Pay close attention folks, campaign meddling has already begun:
Faith and Power, a new political action committee with ties to Republicans, formally launched on January 29 and quickly placed a $1.56 million broadcast ad in the Democratic primary, according to filings with the Federal Election Commission and the Kantar Media's Campaign Media Analysis Group. The ad aims to boost Smith over Cal Cunningham, who has been endorsed by the Democratic Senatorial Campaign Committee and has raised significantly more money.
"Who's the Democrat for US Senate endorsed by progressives and unions? Erica Smith," says the ad's narrator. "Who's got the courage to vote for 'Medicare for All'? Erica Smith. The number one supporter of the Green New Deal? Erica Smith again."
You don't even need Occam's Razor to figure this one out, Occam's Butterknife will do. Why would Republicans boost one Dem over another in a Primary? Because they believe she would be easier to beat come November. While this ad appears to be targeted directly at left-leaning Dems, it also includes triggers (Unions, Green New Deal) to stoke fear and revulsion in conservative and even some moderate voters. Here's a little more on the group running the ads:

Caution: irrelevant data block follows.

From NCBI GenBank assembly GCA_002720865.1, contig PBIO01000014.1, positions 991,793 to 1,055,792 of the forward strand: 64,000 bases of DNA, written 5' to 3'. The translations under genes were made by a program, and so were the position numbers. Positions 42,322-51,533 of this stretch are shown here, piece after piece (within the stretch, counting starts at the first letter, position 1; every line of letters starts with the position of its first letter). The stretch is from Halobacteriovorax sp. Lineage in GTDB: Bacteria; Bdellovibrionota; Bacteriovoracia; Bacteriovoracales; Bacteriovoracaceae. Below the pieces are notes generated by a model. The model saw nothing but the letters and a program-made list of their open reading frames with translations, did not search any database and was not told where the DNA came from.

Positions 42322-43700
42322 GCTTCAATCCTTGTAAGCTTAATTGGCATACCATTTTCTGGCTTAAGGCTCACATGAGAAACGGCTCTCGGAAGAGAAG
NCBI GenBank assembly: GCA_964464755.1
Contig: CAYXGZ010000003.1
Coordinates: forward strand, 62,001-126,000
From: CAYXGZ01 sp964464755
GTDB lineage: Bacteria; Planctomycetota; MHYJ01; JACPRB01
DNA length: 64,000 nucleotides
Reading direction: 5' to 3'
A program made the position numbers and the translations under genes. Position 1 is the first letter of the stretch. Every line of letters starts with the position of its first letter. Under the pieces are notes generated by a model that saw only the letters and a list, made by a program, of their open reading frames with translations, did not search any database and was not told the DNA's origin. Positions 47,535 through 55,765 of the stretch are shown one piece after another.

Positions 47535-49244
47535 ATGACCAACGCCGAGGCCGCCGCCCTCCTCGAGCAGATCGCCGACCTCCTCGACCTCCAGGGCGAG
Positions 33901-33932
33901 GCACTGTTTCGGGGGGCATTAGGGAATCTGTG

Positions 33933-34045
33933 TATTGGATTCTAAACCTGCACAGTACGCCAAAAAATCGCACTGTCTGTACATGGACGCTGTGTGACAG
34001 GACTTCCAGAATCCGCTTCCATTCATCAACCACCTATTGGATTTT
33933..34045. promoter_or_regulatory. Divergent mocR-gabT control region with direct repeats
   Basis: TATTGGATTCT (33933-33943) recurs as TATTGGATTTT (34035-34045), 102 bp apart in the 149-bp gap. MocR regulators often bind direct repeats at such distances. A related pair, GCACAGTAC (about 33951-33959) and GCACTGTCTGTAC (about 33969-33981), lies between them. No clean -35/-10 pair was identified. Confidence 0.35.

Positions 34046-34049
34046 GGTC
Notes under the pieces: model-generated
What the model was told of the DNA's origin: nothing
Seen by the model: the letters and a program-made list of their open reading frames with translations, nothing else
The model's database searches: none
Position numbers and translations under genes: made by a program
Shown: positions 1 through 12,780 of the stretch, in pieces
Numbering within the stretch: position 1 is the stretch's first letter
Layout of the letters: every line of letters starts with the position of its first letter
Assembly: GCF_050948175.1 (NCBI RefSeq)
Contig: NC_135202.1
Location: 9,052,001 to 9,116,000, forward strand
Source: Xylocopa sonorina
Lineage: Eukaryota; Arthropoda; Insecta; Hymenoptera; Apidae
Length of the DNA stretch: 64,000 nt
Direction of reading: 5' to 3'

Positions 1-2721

Filings made with the FEC on Jan. 29, when the group was formed, show it will bank with Chain Bridge Bank, a financial institution founded by former Sen. Peter Fitzgerald (R-Ill.) that frequently does business with Republican political committees, including President Trump’s campaign and the Republican National Committee.
Public filings with the Federal Communications Commission show the group’s television spots were purchased by Neylan & Partners, a Republican media buyer that has worked with Americans for Tax Reform, the anti-abortion rights group Susan B. Anthony List and an outside group that backed former HP chief executive Carly Fiorina’s 2016 presidential campaign.
At the end of the day, you can boil this down to one word: Racism. This group believes that North Carolina will not elect an African-American in the General Election come November. Unfortunately, history tends to back that up. Our state has never elected an African-American to represent us in the United States Senate. But there's always a first time for everything.